Saturday, September 4, 2010

Anissimov: Beware botulinum and EMP attacks

Michael Anissimov of Accelerating Future is feeling a bit doomy these days—and for good reason. He argues that we're collectively understating and underreporting non-conventional but thoroughly viable catastrophic risks, including the deliberate spread of botulinum toxin and an EMP attack.

On the latter risk, Anissimov writes:
If an EMP attack came, cars and trucks would just stop. Factories, controlled by computers, would stop. Molten steel on the assembly line would cool and solidify in place due to failure of the heating elements. The vast majority of tractors, combines, and other heavy machinery would become useless. Transformers and other electrical elements, large and small, would be fried. The largest transformers have to be ordered from China and are generally ordered with a year of lead time.

An effective EMP attack on the US would cause tens of trillions of dollars of damage. Cities would run out of food in a few days. The US grain stockpile only has about a million bushels of wheat. Wheat is the only common grain with enough nutrients to sustain someone on an all-grain diet. A bushel is only 60 pounds, and someone needs about a pound of wheat a day to avoid hunger pangs. Ideally two pounds if you are doing manual labor. 60 million man-days of food is not a lot. The population of the United States is 300 million. That means our grain stockpiles are enough food for everyone to eat a fifth of a pound and then they’re gone.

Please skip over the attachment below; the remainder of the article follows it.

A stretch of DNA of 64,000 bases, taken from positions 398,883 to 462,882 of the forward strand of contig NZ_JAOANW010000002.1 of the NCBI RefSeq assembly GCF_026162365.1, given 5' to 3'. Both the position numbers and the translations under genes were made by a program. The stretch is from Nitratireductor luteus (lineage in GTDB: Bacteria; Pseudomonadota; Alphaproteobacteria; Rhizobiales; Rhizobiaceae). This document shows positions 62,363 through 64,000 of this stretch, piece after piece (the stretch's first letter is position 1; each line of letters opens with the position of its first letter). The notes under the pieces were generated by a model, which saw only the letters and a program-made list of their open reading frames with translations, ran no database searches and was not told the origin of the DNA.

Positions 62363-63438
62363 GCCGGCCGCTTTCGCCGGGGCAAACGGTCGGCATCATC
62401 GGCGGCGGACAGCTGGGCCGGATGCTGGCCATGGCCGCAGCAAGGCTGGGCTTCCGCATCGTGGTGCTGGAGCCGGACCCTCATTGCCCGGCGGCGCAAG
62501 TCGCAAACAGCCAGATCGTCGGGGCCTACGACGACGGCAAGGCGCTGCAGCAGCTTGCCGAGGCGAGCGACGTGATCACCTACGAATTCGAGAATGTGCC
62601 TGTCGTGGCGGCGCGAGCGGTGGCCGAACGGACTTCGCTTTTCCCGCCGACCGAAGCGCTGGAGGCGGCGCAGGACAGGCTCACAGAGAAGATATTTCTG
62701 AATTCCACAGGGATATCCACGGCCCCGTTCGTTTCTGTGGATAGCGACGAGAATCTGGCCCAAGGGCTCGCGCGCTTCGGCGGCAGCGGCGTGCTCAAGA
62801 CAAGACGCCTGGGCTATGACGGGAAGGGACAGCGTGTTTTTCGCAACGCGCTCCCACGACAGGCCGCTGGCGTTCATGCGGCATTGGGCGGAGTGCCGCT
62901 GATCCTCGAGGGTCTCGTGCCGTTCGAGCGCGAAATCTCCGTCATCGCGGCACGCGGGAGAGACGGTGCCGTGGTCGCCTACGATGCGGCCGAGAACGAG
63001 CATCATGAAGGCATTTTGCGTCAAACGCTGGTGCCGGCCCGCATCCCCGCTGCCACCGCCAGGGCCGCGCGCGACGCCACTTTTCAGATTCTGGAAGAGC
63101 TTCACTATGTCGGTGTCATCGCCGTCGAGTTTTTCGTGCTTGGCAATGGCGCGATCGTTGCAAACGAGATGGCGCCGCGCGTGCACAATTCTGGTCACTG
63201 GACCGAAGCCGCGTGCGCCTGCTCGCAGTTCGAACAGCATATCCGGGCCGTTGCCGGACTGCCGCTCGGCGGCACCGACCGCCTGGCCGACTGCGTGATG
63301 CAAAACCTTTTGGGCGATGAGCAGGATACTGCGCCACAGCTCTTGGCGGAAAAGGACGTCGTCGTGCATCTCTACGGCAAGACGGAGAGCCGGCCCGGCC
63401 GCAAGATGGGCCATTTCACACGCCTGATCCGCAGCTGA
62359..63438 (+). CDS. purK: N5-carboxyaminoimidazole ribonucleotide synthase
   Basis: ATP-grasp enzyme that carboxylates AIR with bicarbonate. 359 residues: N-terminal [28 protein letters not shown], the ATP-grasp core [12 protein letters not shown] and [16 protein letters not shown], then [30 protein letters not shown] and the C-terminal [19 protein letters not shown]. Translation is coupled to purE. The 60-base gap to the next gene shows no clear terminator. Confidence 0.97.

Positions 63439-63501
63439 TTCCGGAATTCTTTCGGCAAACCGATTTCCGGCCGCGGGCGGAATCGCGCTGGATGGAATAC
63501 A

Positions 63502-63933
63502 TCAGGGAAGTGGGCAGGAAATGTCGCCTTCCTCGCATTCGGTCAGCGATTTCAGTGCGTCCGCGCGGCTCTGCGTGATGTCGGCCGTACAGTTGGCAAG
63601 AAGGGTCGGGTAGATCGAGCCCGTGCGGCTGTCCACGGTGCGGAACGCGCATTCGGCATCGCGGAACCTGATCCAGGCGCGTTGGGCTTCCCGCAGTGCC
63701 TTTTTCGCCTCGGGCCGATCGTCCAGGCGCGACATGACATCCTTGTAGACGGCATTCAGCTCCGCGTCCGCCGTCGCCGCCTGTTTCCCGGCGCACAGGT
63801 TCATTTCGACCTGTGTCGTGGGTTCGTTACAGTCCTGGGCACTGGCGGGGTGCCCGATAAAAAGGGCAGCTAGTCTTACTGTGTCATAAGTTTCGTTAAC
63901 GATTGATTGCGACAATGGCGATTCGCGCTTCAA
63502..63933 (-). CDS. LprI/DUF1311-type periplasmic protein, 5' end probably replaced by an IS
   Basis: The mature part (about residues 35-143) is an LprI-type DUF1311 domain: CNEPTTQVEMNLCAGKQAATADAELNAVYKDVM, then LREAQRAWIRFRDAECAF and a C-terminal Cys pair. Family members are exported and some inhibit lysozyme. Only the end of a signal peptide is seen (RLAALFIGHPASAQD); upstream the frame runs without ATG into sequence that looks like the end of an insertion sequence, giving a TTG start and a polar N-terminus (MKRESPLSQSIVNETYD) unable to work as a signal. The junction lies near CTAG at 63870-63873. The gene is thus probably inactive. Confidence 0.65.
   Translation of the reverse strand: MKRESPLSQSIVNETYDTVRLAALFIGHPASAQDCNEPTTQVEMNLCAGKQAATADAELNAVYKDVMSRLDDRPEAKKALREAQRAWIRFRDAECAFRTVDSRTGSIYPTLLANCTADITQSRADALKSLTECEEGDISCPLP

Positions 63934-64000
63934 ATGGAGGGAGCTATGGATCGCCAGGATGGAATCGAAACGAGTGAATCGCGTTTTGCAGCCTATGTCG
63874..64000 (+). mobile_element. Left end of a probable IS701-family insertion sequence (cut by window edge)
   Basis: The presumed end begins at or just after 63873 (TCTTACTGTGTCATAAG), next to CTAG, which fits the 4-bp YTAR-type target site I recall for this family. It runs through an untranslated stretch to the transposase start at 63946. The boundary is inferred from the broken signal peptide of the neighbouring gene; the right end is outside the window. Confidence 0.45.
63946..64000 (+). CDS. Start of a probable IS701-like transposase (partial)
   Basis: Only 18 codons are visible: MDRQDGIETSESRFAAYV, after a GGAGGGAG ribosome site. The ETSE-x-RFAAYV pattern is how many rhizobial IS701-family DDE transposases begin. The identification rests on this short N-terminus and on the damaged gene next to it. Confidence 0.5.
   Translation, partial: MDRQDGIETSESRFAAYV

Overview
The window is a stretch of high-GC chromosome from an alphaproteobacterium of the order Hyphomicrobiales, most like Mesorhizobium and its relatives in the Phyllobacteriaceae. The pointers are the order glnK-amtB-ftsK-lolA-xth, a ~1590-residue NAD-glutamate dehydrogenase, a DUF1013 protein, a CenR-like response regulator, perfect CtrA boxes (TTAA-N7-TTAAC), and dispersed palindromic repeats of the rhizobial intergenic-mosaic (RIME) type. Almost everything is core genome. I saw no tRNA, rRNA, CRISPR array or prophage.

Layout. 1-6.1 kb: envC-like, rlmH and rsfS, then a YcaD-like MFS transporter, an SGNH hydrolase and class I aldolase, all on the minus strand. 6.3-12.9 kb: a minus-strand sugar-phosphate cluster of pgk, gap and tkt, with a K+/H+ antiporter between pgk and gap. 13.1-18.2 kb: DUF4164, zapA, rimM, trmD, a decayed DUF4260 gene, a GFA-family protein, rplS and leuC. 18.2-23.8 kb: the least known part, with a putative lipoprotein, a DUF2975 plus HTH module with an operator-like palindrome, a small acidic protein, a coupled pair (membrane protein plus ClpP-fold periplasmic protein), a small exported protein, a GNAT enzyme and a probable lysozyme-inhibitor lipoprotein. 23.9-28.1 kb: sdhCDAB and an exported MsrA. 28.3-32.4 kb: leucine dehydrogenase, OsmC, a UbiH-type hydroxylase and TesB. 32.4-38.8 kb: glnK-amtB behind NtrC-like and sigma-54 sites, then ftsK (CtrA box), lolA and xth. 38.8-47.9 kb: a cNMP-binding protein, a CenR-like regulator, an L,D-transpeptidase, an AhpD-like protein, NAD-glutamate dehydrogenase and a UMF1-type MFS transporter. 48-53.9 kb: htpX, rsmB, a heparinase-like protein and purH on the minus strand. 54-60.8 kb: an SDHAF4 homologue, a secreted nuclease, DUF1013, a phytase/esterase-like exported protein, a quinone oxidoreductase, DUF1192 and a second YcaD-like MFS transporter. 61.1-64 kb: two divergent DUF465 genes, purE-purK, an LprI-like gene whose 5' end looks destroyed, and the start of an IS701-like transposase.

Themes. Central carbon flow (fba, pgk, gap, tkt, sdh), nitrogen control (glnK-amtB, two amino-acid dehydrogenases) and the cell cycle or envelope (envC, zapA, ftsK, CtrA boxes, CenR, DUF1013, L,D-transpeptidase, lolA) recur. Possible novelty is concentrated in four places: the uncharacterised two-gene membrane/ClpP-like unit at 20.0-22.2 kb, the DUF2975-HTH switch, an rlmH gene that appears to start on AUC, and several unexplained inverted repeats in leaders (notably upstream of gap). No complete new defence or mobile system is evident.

By the way, if you're particularly paranoid about this, you can always convert your house into a Faraday Cage. I'm just not sure how useful all your electronics will be given that everyone else's will be fried.

And in regards to the botulinum risk, he writes, "99.9% of the population will dismiss [it] as not a big deal, due to wishful thinking. It’s all just words on the page, until people start dying."

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